Kim Eierman is an environmental horticulturist, landscape designer, speaker, teacher and founder of the horticulture and communications company Eco-Beneficial in Westchester County, NY. It's really easy to turn people off by telling the truth. Even willing, well-intentioned listeners can feel beaten up by too many discouraging facts and figures. Eierman doesn't just tackle the upsetting [...]
How do you deal with a stump where you'll be looking at it up close and personal for years? Without resorting to disruptive (and expensive) stump grinding or toxic chemicals?
Hardy rosemary cultivars might survive a Zone 5 winter, but I'm not betting on it. Read how to successfully overwinter rosemary plants.
Tiny spring-flowering bulbs are cheap, quick and easy to plant and addictive - there's always room for more. Check out online and catalog offerings (you won't find all that many in garden centers) during fall bulb-planting season and try something new. Thumb or scroll through and buy whatever stirs your heart and suits your conditions.
A subscriber to my newsletter, Eco-Friendly News, Views, Clues and How-To’s wrote, asking “Am I right to leave alive the tomato hornworms that have the parasitic wasps on their backs?”
Tips for delicious ways to use arugula and a recipe for Arugula Mint Pesto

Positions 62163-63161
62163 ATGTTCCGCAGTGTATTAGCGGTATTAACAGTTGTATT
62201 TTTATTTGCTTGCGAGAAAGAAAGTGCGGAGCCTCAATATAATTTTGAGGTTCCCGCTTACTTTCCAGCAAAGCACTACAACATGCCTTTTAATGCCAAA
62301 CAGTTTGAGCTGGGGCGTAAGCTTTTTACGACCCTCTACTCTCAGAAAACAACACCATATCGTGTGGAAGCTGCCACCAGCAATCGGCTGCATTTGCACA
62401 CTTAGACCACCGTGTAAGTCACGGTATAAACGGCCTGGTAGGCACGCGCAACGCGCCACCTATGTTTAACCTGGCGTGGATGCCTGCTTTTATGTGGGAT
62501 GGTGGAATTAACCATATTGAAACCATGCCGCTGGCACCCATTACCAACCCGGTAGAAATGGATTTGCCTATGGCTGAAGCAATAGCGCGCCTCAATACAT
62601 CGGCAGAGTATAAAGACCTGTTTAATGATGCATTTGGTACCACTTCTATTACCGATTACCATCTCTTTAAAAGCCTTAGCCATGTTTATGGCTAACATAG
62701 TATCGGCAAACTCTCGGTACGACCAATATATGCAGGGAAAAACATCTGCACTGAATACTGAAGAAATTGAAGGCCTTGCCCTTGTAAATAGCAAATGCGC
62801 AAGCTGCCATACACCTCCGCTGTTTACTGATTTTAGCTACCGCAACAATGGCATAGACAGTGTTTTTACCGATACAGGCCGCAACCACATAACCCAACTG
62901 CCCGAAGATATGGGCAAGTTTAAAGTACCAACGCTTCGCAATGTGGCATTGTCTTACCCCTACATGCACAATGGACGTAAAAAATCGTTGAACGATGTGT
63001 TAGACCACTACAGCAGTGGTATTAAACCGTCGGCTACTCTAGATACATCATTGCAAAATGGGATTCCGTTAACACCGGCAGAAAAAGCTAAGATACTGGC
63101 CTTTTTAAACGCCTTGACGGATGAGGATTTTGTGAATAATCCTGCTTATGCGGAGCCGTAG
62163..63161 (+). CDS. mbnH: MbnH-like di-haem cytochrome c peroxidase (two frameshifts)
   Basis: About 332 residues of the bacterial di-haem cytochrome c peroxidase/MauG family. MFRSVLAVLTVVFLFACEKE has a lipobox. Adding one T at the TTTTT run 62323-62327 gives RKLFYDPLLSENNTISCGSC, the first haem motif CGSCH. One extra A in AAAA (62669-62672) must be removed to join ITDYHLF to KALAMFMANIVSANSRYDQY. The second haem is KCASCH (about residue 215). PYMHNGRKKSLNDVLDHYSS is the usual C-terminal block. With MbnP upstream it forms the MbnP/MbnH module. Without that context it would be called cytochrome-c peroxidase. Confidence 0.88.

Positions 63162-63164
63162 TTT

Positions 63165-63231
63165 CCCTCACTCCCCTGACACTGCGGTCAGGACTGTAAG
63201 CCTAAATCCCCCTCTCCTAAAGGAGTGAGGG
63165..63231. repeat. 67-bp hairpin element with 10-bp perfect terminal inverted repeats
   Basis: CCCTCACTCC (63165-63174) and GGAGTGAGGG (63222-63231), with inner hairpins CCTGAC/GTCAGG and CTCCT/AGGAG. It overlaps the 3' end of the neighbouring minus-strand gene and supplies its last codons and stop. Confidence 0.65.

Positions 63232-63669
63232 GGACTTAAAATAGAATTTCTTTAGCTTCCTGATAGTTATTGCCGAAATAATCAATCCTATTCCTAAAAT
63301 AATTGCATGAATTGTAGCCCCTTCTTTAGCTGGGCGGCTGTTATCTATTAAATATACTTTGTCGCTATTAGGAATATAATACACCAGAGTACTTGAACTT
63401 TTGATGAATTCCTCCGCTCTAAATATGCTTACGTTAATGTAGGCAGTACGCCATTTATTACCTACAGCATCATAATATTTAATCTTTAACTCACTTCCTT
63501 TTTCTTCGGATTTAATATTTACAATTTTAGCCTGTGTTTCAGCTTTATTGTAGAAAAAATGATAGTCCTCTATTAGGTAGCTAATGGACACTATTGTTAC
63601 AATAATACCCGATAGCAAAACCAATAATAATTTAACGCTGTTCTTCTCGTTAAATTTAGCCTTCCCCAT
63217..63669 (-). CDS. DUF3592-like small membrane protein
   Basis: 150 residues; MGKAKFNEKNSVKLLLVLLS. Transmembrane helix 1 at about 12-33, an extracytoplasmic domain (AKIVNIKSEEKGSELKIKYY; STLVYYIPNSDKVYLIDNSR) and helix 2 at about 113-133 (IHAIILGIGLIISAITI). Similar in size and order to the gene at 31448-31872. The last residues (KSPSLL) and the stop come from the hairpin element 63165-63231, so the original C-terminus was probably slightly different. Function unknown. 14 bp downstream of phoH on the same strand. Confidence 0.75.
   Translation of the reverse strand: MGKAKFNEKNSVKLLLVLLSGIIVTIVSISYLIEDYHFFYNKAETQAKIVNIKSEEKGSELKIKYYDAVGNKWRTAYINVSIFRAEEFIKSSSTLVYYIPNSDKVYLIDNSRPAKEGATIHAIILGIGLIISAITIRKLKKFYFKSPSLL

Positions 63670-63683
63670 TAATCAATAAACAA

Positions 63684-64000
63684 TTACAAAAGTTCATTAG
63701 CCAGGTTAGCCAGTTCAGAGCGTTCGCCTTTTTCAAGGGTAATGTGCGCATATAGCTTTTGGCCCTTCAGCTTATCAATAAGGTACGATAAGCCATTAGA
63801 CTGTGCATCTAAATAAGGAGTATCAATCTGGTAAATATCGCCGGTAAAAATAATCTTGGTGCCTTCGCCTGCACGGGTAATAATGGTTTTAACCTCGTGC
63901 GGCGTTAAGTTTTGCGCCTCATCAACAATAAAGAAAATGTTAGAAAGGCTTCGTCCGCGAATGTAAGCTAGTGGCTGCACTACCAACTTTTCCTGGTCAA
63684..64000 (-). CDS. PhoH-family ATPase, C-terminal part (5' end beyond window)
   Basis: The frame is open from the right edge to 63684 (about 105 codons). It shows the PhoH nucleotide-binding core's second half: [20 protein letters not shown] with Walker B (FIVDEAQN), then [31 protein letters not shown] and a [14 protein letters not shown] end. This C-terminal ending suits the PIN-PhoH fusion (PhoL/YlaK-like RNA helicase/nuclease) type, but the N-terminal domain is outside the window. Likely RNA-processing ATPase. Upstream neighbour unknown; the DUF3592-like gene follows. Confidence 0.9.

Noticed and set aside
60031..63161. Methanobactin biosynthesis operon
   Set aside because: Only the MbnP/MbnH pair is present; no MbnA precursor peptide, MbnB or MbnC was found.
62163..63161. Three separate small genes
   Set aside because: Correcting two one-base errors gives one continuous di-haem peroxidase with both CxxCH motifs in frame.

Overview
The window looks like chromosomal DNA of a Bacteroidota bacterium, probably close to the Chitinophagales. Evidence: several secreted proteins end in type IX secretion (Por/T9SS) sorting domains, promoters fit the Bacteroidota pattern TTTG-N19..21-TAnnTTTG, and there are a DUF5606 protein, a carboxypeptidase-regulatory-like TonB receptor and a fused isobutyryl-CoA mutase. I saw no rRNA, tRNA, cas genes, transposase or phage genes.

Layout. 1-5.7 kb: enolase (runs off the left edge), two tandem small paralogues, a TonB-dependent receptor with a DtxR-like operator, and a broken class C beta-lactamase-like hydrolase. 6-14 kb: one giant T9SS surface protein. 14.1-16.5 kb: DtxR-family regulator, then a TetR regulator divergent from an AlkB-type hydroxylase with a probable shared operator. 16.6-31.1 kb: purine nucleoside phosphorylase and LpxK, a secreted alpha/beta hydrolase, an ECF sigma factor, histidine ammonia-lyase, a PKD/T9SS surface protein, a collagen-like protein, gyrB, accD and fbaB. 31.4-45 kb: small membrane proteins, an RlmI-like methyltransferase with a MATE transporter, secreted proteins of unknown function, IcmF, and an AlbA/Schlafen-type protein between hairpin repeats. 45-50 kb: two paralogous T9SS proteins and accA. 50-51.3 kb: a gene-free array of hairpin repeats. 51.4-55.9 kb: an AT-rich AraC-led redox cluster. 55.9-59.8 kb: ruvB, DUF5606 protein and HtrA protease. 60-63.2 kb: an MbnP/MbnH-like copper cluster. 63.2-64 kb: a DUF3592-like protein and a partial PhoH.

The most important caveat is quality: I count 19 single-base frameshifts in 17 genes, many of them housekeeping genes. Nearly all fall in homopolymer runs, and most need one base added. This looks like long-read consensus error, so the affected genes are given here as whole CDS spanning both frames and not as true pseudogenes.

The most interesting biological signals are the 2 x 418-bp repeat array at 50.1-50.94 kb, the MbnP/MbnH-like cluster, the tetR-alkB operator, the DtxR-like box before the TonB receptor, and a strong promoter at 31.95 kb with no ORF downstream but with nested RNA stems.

Life is too short to fuss with staking perennials to keep them upright and looking good. It's easy to control the eventual height of many perennials if you cut them back early. Cutting back stimulates new branching.
Ripening daffodil foliage is not a pretty picture. But knotting, braiding,bunching, wrapping with rubber bands, bending leaves or cutting them down too soon is detrimental to the health of the plant. Look for good companions to hide and support bulb foliage.
How to get rid of lawn - equivalent to an ecological desert - and create perennial beds under trees. An eco-friendly garden coach and homeowner brainstormed together and laid out new beds to create an attractive eco-friendly yard that attracts wildlife and is easy to maintain.
Not bound by the same interrelationships, many invasive plants get the jump on natives by greening up earlier, growing faster, photosynthesizing longer. March offers a window of opportunity to recognize and remove them before native plants leaf out and gardeners get too busy to notice.